If someone really wanted to maintain sash windows correctly, they could do so. They are an open-source design in which all parts are replaceable, and any competent carpenter can maintain them if they are paying attention. Any skilled woodworker can fabricate them, with alterations to accommodate double-pane if you want that. Weights, pulleys, ties, hardware are readily available. You bet the sash windows at the White House or the Vanderbilt mansion were maintained correctly!

  • I agree with you, and the OP should look into repairing and regulating the stiff windows. Any appliance for forcing the operation of a sash window should be considered a temporary stopgap. - However, proper maintenance of well-made equipment requires not only time and effort, but a certain amount of pride and emotional investment. And, if he doesn't own the property, he's going to look elsewhere for satisfaction. – A. I. Breveleri Jul 19 '16 at 1:38
  • I'd say when you're in a rent control situation, there's a certain amount of give and take about stuff like that. Sometimes you fix yourself what the landlord will not, or cannot, deal with, given his own practical limitations. – Harper - Reinstate Monica Jul 19 '16 at 2:00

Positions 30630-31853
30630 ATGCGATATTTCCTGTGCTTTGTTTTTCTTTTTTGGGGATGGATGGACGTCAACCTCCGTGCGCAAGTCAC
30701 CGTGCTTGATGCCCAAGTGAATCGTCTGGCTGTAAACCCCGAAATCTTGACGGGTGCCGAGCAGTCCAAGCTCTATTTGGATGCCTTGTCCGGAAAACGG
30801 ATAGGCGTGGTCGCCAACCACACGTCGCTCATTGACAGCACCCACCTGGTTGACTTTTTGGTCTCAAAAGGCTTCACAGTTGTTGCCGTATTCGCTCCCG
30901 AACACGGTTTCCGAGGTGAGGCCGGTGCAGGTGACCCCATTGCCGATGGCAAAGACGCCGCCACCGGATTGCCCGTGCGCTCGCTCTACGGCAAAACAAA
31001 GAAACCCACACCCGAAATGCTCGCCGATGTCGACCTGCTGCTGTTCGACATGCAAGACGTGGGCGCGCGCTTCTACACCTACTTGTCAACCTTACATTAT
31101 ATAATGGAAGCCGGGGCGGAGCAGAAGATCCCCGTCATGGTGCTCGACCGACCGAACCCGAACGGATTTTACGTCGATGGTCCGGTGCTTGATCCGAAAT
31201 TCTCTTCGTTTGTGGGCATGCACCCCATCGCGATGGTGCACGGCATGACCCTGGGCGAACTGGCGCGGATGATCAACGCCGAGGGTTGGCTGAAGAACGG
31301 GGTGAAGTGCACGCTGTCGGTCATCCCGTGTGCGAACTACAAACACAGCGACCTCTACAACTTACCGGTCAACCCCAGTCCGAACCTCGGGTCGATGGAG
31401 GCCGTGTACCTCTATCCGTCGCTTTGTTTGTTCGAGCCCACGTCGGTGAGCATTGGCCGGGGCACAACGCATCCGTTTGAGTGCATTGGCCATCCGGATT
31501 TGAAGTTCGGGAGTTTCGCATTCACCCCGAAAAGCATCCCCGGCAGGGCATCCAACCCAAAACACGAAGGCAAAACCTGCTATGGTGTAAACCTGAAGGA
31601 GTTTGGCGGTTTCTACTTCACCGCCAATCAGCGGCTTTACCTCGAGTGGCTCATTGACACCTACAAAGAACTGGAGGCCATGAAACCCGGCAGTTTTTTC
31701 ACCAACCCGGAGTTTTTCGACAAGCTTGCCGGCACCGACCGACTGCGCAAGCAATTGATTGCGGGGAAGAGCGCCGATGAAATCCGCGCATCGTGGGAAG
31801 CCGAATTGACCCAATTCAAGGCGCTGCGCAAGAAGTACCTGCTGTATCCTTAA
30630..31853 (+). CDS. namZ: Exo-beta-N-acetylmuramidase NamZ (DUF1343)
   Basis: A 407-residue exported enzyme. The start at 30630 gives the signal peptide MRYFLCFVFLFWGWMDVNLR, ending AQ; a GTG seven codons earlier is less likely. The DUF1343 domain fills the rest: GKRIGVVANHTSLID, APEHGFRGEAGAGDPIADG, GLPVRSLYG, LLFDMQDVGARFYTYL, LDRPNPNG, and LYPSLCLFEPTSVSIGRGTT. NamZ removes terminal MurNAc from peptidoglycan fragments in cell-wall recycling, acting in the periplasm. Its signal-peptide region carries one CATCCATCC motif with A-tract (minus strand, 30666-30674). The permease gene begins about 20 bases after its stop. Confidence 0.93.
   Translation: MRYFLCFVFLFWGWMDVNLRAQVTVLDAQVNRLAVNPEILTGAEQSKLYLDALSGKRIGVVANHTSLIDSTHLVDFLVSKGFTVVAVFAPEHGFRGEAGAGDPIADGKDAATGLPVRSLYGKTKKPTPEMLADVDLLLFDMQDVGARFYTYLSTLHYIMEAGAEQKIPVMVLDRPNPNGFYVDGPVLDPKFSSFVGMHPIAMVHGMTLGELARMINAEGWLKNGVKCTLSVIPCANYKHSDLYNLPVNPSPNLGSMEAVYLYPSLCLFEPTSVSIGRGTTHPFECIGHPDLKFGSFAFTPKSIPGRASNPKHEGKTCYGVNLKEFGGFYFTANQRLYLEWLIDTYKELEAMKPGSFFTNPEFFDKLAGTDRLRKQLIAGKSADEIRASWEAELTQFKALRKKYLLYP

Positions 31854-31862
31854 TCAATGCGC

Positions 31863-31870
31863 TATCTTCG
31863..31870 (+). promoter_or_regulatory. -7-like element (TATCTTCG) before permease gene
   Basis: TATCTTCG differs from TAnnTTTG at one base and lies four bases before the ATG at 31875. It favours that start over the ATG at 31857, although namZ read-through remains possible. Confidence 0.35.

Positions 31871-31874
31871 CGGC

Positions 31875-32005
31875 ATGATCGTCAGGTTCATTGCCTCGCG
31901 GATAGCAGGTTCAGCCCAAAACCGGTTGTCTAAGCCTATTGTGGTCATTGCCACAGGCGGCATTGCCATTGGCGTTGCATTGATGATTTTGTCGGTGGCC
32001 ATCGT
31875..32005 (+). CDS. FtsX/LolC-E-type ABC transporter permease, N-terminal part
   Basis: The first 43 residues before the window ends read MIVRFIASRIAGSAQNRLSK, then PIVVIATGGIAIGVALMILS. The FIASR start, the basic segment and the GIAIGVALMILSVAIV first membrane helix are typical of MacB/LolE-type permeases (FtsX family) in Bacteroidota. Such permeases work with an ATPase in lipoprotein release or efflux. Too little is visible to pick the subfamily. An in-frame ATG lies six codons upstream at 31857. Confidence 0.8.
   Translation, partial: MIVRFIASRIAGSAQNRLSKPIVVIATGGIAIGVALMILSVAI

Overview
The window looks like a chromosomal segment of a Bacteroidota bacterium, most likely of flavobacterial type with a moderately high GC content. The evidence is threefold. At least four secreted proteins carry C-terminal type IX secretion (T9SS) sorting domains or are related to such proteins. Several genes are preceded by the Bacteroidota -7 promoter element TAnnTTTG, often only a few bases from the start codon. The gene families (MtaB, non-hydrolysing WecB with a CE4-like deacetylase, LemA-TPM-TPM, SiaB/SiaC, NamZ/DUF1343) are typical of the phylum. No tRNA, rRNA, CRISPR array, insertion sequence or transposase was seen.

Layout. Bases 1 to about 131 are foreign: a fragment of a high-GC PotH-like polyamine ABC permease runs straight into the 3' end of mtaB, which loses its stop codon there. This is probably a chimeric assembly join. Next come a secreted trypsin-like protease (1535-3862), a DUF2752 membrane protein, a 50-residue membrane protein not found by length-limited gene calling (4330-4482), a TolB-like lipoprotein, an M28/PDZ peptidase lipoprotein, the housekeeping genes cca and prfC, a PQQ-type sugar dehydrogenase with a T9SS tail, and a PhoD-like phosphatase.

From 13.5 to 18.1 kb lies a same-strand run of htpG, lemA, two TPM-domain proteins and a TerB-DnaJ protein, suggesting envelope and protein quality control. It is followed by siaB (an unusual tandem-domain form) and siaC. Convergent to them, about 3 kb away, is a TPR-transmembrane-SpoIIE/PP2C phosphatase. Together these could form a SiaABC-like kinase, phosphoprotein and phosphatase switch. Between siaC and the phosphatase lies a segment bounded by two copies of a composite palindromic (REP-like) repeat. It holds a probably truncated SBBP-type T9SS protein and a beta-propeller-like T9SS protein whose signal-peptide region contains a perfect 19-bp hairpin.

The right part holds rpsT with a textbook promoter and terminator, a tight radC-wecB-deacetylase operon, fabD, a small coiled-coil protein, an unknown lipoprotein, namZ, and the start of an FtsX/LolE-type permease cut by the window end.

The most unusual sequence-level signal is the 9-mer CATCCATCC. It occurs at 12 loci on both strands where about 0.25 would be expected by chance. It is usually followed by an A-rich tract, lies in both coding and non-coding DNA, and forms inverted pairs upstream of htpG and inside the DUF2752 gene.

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I have had good luck using this stuff, all over the parting beads and sides of frame and sash:

enter image description here

Of course, removing old layers of paint, repairing/replacing the sash springs/balances/weights, and a general tune up along with the stick lube greatly reduces opening and closing effort.

  • Butylene grease might be better for windows (depending of the material). – Ben Welborn Jul 19 '16 at 21:59
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    Back in the day, handymen who repaired woodwork, windows, and furniture carried a candle for this purpose. – A. I. Breveleri Jul 22 '16 at 2:59